In this case, we want to examine in recent elections how many Democrats eventually voted for the Democrat. The New York Times’ Nate Cohn is actually the one who really assigns Democratic strength in the post-Dobbs special-election era to there being no persuasion in the end. This would imply that Democrats are “coming home” in special and off-year elections so far, which is much different than current polling for Biden would imply.  

So, the next question becomes, when does the polling become more accurate to measure this phenomenon? 

We in the industry make some assumptions on when people make up their mind. Some punditry mentions Labor Day before the election, pollsters switch to their likely voter (LV) screens usually around the conventions, and the CNN exit poll has about 5% of people in the last week of the election in 2020 and only a quarter starting in September. 

There are other ways to measure when people get serious about their votes. In the chart below from 2016, the last time we had a presidential election with high-polling third parties, we see the reported share of the vote going to minor parties in state polls begin to drop rapidly by the end of September after being stagnant the whole time before. However, it didn’t really land on the accurate result until the day before the election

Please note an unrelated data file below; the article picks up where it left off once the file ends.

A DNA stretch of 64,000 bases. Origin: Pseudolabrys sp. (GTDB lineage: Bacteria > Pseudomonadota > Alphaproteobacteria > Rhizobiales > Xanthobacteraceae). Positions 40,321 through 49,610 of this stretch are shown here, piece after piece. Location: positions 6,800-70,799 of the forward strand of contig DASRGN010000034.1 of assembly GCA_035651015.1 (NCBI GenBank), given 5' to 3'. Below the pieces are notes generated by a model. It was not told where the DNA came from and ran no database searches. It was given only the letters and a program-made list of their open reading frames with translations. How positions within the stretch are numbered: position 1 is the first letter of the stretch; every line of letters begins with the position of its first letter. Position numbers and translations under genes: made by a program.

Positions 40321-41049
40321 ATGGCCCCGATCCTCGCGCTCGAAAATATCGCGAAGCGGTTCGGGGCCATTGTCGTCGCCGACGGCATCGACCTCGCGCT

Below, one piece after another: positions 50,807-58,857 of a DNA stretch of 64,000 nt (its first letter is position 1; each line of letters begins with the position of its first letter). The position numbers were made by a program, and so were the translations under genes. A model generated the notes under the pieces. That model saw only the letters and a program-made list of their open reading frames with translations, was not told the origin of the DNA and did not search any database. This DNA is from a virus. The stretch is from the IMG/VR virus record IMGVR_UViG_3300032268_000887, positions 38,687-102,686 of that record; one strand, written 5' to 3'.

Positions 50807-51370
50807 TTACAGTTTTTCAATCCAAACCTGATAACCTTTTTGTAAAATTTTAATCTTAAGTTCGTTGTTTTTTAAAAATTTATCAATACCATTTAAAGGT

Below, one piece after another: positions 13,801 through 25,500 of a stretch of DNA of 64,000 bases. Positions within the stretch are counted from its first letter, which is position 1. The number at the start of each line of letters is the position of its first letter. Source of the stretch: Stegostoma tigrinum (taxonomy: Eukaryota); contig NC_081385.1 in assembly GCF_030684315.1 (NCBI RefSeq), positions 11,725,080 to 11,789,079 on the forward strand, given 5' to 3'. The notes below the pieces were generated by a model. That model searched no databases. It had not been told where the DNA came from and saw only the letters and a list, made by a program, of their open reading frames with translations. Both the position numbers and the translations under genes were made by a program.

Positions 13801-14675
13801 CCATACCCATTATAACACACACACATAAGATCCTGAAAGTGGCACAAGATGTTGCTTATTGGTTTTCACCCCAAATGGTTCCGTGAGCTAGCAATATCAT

A similar election to this 2016 trend was the 2022 Oregon governor’s race where a typically blue state saw a moderate Independent candidate taking a lot of the vote with a Republican lead that saw a Democratic win in the end. Final polling before the election was close, so the Democrat winning wasn’t surprising, but why did it take so long?  

The next plot shows the dots of reach 2022 Oregon poll’s margin where the higher and bluer it is, the better for Democrats and vice-versa. The black line represents the cumulative votes counted on that day for the governor’s race with early voting, so there is a slight delay on when there were actual votes but paints a good picture on when voting happened. Republican leads didn’t get knocked down until the start of early voting, and the final polls themselves weren’t accurate until half of the people had voted, including the vast majority of Democrats. 

We would like to posit a new theory in more recent elections: Democrats and Biden are not seen favorably by a noticeable number of people who voted for Biden in 2020, and so they are not “coming home” until the moment they cast their ballot. This is what has been causing polls to be off in the Republican direction. Because of the consequences of their last-minute decision to vote for the Democrat, it would also have a disparate impact in the battleground races, which is where polls were off the most. It’s also another reason to pay serious attention to the Republican candidate’s ballot share, not just the margin between the Republican and Democratic candidates in a race.